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To be defined

Prof. Kevin Hemker, Johns Hopkins University, USA


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CIS - Série de séminaires "Apprenez à connaître vos voisins" Professeur Devis Tuia

Prof. Devis Tuia



Le Centre pour les systèmes intelligents de l'EPFL (CIS) est une collaboration entre IC, ENAC, SB, SV et STI qui réunit des chercheurs travaillant sur différents aspects des systèmes intelligents.
 
Afin de promouvoir les échanges entre chercheurs et d'encourager la création de nouveaux projets collaboratifs, le CIS organise une série de conférences intitulée "Get to know your neighbors". Chaque séminaire consistera en une courte présentation générale destinée au grand public à l'EPFL.
 
Par Zoom : https://epfl.zoom.us/j/87271049931
Veuillez vous connecter à votre compte zoom en utilisant votre adresse "@epfl.ch", car cet événement en direct est uniquement ouvert à la communauté de l'EPFL
 
Lundi 29 mars 2021 de 15h15 à 16h15

NB : L'enregistrement vidéo des séminaires seront disponibles sur notre site internet et publiés sur nos pages de médias sociaux
 
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MechE Colloquium: Time-deterministic situational awareness of power grids

Prof. Mario Paolone, Distributed Electrical Systems Laboratory (DESL), EPFL School of Engineering (STI), Institute of Electrical Engineering (IEL)

Abstract:
The secure and optimal operation of power transmission systems does require the knowledge of the system state (i.e., the state estimation – SE) since it is used by several critical functions such as: security assessment, voltage control and stability analysis. Traditionally, the SE has been performed at relatively low refresh rates (i.e., several minutes) in view of the technological limits of the so-called remote terminal units (RTUs). Nowadays, the emerging availability of phasor measurement units (PMUs) allows to acquire accurate and time-aligned phasors, called synchrophasors, with streaming rates in the order of several tens of measurements per second that are used to infer the system state in a time-deterministic way. This technology is experiencing a fast evolution and being associated to a number of applications. PMUs already compose the backbone of wide area monitoring systems of power transmission networks. However, this technology may be central even in the context of power distribution networks to optimally exploit these systems to maximize their hosting capacity of stochastic resources (i.e., photovoltaic and wind power generation, distributed energy storage systems, electrical vehicles). Within this context, the seminar illustrates the methodological aspects associated to recent developments in PMU-based time-deterministic situational awareness systems for the monitoring, control and protection of future power networks.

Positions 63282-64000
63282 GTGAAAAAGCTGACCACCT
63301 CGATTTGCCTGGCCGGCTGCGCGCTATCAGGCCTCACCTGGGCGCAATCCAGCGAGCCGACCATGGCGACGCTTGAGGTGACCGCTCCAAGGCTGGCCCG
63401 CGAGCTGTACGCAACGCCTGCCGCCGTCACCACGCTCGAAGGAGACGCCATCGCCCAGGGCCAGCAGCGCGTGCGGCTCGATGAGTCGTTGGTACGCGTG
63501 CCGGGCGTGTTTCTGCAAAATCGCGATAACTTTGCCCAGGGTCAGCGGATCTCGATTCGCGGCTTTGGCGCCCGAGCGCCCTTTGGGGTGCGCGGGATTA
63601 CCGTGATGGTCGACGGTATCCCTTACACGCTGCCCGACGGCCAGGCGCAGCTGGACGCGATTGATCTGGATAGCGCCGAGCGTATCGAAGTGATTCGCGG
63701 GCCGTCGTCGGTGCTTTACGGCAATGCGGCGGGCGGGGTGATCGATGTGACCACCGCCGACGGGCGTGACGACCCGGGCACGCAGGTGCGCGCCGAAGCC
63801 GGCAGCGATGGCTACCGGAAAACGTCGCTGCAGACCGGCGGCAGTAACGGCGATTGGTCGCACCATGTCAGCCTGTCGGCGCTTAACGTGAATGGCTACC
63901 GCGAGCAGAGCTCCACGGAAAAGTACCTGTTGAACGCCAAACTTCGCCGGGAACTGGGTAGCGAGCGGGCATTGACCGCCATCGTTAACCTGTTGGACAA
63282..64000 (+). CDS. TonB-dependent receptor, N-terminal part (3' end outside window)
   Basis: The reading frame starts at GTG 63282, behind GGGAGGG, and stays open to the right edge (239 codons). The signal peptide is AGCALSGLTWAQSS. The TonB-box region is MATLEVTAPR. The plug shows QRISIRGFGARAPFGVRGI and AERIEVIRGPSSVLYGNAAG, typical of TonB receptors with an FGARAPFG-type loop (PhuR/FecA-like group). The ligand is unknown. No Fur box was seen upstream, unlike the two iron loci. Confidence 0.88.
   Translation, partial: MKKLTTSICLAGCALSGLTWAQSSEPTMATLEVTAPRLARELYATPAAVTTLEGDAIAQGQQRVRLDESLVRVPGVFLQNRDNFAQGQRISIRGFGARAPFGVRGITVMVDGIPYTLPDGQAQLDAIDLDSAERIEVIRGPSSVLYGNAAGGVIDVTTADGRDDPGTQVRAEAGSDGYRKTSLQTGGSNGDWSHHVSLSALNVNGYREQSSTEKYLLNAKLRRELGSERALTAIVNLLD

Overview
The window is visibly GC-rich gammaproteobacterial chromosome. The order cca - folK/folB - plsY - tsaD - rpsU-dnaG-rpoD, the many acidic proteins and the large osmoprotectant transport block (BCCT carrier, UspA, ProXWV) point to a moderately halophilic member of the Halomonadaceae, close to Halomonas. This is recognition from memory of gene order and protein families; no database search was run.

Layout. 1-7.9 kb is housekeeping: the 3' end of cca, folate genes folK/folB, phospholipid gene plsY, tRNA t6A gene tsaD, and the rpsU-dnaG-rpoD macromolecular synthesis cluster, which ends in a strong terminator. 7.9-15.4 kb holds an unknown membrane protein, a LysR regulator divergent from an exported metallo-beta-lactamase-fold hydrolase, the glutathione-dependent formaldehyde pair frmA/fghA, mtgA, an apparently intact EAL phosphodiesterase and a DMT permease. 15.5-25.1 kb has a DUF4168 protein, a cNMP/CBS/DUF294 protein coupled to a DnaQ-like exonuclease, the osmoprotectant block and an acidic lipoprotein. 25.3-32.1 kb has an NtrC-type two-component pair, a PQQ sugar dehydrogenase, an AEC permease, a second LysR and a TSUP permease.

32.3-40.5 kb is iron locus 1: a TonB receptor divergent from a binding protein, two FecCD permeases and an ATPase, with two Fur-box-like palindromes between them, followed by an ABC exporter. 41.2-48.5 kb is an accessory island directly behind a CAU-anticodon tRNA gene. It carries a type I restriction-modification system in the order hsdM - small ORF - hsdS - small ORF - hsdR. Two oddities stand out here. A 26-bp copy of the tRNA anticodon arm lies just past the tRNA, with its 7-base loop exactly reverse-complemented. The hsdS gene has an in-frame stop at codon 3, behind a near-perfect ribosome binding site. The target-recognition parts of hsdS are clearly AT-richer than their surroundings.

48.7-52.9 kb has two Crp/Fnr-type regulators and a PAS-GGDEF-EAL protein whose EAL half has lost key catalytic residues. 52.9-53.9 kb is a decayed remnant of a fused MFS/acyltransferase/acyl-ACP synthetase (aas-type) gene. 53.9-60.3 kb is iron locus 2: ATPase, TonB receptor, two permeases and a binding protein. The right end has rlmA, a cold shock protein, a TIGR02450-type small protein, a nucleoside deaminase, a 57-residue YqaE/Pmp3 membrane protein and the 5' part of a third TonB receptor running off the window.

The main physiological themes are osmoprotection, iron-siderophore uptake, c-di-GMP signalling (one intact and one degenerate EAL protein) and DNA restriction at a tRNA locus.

Bio:
Prof. Mario Paolone received the M.Sc. (Hons.) and Ph.D. degrees in electrical engineering from the University of Bologna, Italy, in 1998 and 2002. In 2005, he was an Assistant Professor in power systems with the University of Bologna, where he was with the Power Systems Laboratory until 2011. Since 2011, he has been with the Swiss Federal Institute of Technology, Lausanne, Switzerland, where he is currently a Full Professor and the Chair of the Distributed Electrical Systems Laboratory. His research interests focus on power systems with particular reference to real-time monitoring and operational aspects, power system protections, dynamics and transients. Prof. Paolone has authored or co-authored over 300 papers published in mainstream journals and international conferences in the area of energy and power systems that received numerous awards including the IEEE EMC Technical Achievement Award, two IEEE Transactions on EMC best paper awards, the IEEE Power System Dynamic Performance Committee’s prize paper award and the Basil Papadias best paper award at the 2013 IEEE PowerTech. Prof. Paolone was the founder Editor-in-Chief of the Elsevier journal Sustainable Energy, Grids and Networks.
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APIX: NEMS-based gas chromatograph

Eric Colinet, R&D manager, APIX analytics, Grenoble, France

Abstract: Apix-Analytics, the leader in Nano-Sensor (NEMS) based gas chromatography (GC) system is a start-up company from CEA-LETI and the California Institute of Technology (Caltech) founded in December 2011. The presentation will present why NEMS resonators offer a unique breakthrough technology in the GC field and will discuss how the key challenges such as industrialization, multi scale system integration combining mechanical, chemical and electronic sub-systems are addressed.